I think of senses as tools for reason to exploit. Reason should be the ultimate guide but I suppose that that is just an opinion. It seems to studying God is simular to the mind. Think of God a factory you can observe what goes in(prayers n stuff [thats latin]) and what comes out (miricles n stuff)...with the use of reason a person is potentially able to figure out what goes on within the factory.

  13. Tedson,

    I agree not all knowledge comes from the senses. The issue is to what degree knowledge comes from the senses and how should the data gained through it (or lack thereof) be brought to bear on the question of the existence of God?

    On the song question, I know a song is good by a few things mixed together: an innate intuition of beauty, my subjective music experience, and my culturally taught musical ideals. My question to you is how do you know a song exists?

  14. Hey Andy thanks for your articulate and honest openness here.

    1) I'm troubled by this "supernatural provision" argument for God's existence too. I am always nervous about this talk in church when it starts to get apologetic, as if it proves God. But let's remember that most times its being talked about it is in the context of people who believe together in God and are celebrating and sharing their experiences of Him. It isn't necessarily meant as an apologetic, as if you should believe in God because the money came in for me to go to seminary or something like that. I can't stand it when people talk like that.

    (That said, even on an apologetic level, such phenomenology of the Christian experience has to at least be taken into consideration on the whole. Sometimes these stories of "provision" are pretty incredible, and sometimes the un-incredible ones are even more impressive for the intimacy of relationship with this God-if-he-exists that they display.)

    2) Natural Revelation talk as proof of God is similar, in my view. Okay someone climbed a mountain and for them it was like touching the face of God. Cool experience, just dont' call it proof about God. What about all the mountains I've climbed without having that spiritual high? We're kind of left grasping at a feeling here.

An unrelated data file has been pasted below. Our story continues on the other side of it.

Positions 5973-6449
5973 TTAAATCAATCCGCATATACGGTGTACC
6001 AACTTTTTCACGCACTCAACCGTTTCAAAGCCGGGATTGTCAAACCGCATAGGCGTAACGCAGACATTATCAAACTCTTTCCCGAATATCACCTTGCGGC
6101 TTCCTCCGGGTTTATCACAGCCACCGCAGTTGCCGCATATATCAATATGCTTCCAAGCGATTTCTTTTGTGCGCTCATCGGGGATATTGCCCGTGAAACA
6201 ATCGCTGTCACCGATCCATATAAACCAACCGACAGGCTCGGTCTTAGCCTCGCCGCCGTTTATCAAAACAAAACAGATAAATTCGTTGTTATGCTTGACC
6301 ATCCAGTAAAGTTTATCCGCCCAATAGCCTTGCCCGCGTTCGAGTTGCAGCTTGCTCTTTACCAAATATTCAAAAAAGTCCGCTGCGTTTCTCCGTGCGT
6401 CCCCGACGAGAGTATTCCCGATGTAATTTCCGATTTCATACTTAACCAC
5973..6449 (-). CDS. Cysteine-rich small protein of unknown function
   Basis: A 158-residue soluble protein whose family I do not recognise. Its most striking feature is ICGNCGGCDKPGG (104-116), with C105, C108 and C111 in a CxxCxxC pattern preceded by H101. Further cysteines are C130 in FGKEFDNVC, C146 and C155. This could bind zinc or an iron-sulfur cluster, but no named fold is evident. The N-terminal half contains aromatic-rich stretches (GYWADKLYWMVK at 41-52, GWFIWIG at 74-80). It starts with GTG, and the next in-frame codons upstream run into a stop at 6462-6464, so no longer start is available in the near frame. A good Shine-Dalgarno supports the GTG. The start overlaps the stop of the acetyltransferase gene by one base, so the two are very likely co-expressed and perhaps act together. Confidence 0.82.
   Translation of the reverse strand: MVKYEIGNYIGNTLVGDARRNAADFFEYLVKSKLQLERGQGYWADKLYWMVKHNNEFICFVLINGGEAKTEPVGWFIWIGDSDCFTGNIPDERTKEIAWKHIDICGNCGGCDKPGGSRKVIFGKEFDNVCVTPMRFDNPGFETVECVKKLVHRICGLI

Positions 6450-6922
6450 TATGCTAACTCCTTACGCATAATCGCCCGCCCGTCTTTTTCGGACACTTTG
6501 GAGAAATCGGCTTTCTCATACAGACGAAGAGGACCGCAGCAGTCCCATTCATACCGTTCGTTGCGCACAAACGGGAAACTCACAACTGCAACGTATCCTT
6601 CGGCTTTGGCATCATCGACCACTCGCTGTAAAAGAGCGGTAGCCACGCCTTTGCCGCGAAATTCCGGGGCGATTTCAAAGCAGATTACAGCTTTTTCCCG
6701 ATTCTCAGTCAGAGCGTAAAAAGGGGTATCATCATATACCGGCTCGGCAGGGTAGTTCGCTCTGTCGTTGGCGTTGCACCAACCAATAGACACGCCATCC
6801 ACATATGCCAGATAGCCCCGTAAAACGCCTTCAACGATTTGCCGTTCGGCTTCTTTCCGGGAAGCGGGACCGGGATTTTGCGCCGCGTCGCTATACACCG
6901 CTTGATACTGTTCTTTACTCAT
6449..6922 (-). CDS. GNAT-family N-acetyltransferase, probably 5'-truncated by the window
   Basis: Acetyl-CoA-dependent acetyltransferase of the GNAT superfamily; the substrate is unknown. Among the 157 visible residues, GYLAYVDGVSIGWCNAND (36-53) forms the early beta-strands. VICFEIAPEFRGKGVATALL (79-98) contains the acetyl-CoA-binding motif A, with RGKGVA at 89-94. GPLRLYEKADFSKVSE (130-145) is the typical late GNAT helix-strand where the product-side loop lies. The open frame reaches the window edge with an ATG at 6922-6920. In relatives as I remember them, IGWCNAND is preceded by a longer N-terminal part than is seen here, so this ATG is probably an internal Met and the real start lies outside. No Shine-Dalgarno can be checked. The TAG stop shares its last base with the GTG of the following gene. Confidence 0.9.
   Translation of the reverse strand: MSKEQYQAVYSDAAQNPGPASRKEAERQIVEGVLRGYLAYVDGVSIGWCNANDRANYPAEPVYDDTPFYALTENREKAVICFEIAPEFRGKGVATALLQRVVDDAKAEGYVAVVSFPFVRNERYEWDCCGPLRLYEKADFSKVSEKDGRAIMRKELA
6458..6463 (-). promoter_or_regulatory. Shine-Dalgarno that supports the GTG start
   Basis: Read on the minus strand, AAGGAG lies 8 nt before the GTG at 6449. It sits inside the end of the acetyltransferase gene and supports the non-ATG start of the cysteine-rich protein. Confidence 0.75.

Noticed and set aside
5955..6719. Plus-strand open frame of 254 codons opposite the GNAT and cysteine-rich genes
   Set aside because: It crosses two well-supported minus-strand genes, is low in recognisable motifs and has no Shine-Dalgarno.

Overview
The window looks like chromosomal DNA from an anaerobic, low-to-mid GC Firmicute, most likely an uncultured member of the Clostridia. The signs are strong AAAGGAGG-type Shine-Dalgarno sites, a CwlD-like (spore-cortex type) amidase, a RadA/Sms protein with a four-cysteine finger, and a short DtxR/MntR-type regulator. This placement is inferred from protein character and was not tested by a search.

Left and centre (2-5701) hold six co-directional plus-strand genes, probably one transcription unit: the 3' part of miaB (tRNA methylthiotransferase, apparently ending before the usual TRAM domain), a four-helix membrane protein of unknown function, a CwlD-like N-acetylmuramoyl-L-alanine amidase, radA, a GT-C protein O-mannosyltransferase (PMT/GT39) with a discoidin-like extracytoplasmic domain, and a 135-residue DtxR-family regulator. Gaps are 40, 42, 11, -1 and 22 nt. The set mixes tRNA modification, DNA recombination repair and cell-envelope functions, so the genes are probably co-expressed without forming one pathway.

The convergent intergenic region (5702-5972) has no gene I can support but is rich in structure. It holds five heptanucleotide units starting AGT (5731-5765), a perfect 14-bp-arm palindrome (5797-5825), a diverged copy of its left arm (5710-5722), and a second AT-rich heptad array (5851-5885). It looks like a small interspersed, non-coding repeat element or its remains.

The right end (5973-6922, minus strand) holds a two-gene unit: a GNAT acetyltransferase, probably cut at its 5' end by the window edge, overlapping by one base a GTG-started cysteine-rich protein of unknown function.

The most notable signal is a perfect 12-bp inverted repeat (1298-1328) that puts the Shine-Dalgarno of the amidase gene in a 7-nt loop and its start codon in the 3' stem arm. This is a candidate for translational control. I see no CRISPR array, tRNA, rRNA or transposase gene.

That said, same caveat as above: the sense of wonder at existence, things like beauty and so on: on the whole they are compelling reasons to think about and be open to a Creator God if such a God would care to say something specific about Himself.

    As far as origins go, if I concede to a Big Bang it still hasn't told me anything about the origin (as in cause) of the universe. In fact, even when we're talking about how the ear and eye and nose and tongue and sense receptors all work we still haven't touched why the heck matter in the universe would evolve in such incredibly intricate and purposeful ways. Science and faith are not opposed.

    The fact that things work "of their own accord" may be off-setting at first to people who thought in terms of God snapping His fingers to make lightning or to cause mountains to appear where plains once were, but once we get over that we find such intricacy in nature neither proof nor disproof, just cause for further wonder and thought about the "theory of everything".

  15. Oh boy I'm long winded. Sorry.

    3) I can also relate to both your desire for and reaction to the claims of "direct revelation". But like someone said above, I think such things are the exception to the rule, and by and large would agree with your take on the "God light" obsession of many Pentecostals. (I want to be careful to say that without writing off the lot of them, or the possibility of pentecostal experiences).

    Don't get me wrong, it would be a lot easier if God walked into my room right now and said Hey hows it going. Or would it? I can think of two negative possibilities if it worked that way. One is that I would find all sorts of ways to doubt that it was, you know, really God. The other is that there would be no room for doubt and I would be totally annhialated or dissoved in transcendence. And what good would my sense experience be then? Could I argue for God's existence with others by telling them about it? No they'd all have to meet God the same way. So then when we all swapped stories, how would we know what we'd experienced wasn't just part of the human experience, an inner projection, or whatever? So much room for doubt.

    But, frankly, we have to want a particular, special revelation of God. Otherwise we really are grasping at straws. So why not a special revelation of Godself in time in a particular person? A man? Why not? And not just any man, but one who speaks and acts as if the embodiment of a whole nation's beliefs and hopes, and so on?

    And to boot this man sets up a community that will perpetuate his story, passing it on both in text and in communal life (imperfect as it is). Perhaps this account of God's self-revelation is a facade; untrue; but it certainly isn't lacking in sensory value or particularity. Reject them if you want but there is a Bible to hold and hear, there is this crazy tradition of baptism and Supper to eat and taste and feel and think about, and there is a whole history of what people have done with it, for good or bad. God's special revelation may have left room for doubt, but it isn't simply ethereal.

    My two or three cents. But I should back away and look on for awhile now. Thanks for the discussion.